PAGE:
real life

"Why I cannot condemn the mother who left her baby in a drain."

There is a woman in Australia that I feel sorry for this week.

A woman who has been condemned as evil, vile, despicable.

A woman who has been described as an “unfit mother”.

A woman facing 20 years in jail.

This woman dumped her newborn baby, who was just 17 hours old, in a drain beside the M7 at Quakers Hill, Sydney. He fell 2.5 metres to the ground and lay there, close to death, for six days.

The images of the baby boy’s face, framed by a pink hospital blanket, made me shudder. All three of my children were wrapped in similar blankets.

Yours as well, probably.

I found it difficult to put any of my three children into a cradle for the first week, let alone throw them down a drain. Nurses couldn’t tear them off me, and I refused to allow them to be taken to the nursery without me by their side.

The drain where the baby was found on Sunday.

I held them tight, breathed them in and sobbed with relief into their downy hair - they were healthy and safe and beautiful. I cherished them.

This mother, who appeared before Blacktown Court on Tuesday, did not cherish her son. And yet I am not this woman, and so I find it difficult to condemn her.

Are you surprised?

I'm surprised by my reaction because most mothers I know feel anger towards this woman, but I don't feel the same.

I agree she is unfit to be a mother.

I agree she should be held accountable. And I agree she shouldn't be reunited with the baby that she abandoned down a drain.

But I don’t agree that the full force of the law should come down upon her. And I don’t think she deserves the hatred being directed her way.

"I held them tight and breathed them in and sobbed into their downy hair with relief that they were healthy and safe and beautiful. I cherished them."

I think she needs help. Not vilification.

There is so much we don’t know about this case. So many details that will eventually emerge from the courts. The woman made a calculated decision to deny the pregnancy. But who really knows why she made this decision.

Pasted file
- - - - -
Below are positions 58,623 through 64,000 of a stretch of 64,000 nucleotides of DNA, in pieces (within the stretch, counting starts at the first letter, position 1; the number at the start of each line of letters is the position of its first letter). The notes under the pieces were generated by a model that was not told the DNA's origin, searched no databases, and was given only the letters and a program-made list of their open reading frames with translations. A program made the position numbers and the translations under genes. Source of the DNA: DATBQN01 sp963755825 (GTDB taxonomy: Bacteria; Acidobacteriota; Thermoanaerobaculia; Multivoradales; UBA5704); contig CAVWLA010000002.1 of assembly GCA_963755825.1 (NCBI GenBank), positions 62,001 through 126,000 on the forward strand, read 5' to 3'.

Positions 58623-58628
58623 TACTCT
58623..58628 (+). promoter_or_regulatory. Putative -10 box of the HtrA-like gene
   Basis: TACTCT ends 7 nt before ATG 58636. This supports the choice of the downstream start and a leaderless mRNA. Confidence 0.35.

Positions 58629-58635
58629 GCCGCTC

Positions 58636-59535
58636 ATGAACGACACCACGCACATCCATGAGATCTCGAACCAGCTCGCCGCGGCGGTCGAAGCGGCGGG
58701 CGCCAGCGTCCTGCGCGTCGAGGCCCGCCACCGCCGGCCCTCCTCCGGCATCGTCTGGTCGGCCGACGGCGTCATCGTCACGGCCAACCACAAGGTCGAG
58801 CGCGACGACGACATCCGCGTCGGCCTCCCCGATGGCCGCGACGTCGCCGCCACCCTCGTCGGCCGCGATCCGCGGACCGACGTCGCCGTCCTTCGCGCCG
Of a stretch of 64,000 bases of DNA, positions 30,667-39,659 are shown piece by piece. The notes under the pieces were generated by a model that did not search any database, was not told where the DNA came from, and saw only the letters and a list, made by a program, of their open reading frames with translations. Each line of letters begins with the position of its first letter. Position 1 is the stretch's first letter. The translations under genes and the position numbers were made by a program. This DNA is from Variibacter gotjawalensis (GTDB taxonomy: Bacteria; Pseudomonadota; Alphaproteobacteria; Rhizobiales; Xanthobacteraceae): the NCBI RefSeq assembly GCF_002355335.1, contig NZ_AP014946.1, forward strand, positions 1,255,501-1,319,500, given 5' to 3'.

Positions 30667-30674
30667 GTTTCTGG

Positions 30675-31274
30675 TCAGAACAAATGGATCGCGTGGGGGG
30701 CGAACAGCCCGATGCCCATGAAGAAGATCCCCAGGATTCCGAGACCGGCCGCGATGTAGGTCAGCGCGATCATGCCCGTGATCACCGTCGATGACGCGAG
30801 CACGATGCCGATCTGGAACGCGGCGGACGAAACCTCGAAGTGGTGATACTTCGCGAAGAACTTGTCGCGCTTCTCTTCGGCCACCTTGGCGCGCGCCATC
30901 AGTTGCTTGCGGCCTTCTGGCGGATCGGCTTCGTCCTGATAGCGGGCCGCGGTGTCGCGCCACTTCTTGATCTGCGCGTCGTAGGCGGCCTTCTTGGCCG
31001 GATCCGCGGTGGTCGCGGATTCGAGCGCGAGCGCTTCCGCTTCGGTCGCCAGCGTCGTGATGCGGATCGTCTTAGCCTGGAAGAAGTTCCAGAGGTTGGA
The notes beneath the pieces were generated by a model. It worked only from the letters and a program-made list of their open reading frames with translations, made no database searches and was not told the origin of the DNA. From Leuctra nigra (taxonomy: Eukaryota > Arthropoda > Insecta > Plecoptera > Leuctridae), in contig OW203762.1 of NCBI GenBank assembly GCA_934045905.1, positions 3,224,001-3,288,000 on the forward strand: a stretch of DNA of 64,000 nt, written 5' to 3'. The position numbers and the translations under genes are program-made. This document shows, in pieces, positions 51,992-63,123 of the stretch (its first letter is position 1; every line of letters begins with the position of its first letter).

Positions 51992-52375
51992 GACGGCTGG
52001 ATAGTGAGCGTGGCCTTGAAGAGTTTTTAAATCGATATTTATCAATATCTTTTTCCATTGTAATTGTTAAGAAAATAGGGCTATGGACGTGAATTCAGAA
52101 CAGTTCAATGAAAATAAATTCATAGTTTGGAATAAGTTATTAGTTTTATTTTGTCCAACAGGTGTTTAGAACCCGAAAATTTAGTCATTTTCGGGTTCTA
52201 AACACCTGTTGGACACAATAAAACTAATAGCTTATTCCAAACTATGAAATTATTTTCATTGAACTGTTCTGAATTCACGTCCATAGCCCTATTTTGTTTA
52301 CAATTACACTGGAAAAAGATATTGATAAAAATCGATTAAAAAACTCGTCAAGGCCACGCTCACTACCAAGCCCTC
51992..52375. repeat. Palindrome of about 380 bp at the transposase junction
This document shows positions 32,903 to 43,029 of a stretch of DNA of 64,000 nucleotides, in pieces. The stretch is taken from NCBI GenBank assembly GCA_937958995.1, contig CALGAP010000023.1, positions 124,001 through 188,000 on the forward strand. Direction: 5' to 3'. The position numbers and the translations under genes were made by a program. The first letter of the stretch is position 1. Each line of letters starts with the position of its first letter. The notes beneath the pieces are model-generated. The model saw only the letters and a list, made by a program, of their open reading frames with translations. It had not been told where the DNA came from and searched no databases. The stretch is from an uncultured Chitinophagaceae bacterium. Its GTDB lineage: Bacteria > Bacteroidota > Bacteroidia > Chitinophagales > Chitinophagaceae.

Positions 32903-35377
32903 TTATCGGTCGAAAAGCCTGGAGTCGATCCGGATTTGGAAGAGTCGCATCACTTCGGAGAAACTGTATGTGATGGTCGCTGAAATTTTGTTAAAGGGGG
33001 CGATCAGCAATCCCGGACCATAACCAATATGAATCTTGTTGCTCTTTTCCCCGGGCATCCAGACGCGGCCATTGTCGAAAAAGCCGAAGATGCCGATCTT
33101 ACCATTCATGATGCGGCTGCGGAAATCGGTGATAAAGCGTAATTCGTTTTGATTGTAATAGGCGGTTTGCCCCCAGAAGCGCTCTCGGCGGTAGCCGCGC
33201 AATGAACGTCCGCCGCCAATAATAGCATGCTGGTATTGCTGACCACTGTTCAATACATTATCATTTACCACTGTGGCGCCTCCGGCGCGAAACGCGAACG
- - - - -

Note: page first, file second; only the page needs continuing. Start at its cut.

Was it fear? Terror? Hatred that drew her to hide it? Was it shame, religion or a mental illness?

Some commentators have asked why she didn’t dump the baby boy somewhere she knew he would be cared for, at a Church, or a hospital – though Australia has no safe haven laws. They have written of the torment that runs through women who battle their fertility and how those women would give anything for a baby like this boy.

And yet, who are we to say that this mother does not battle torment, too?

"And yet who are we to say that this mother does not battle torment, too?"

There is a chance, of course that she simply “erased a problem” to draw a phrase from the judge’s findings in a similar case, that of Kelly Lane. There is a chance that this woman is cold, cruel, heartless and evil. But the fact is there's also a chance that she isn’t. There is also a possibility that she is deeply disturbed and needs compassion.

Maybe one day she is going to realise exactly what she has missed out on. She is going to dream of her baby son and feel a loss, an absence, a deep, distressing, heartbreaking soul destroying hole where he should be.

There are lessons to be learned here: How did a mother manage to leave a hospital without anyone picking up a possible welfare issue? Of course it is not the fault of the staff or the midwives, but you have to question what support services are in place for new mothers.

No matter what the outcome is for this mother – of which we will learn more when she appears in court on Friday – hopefully what can come of it is questions asked, and action taken, regarding postnatal support for new mothers.

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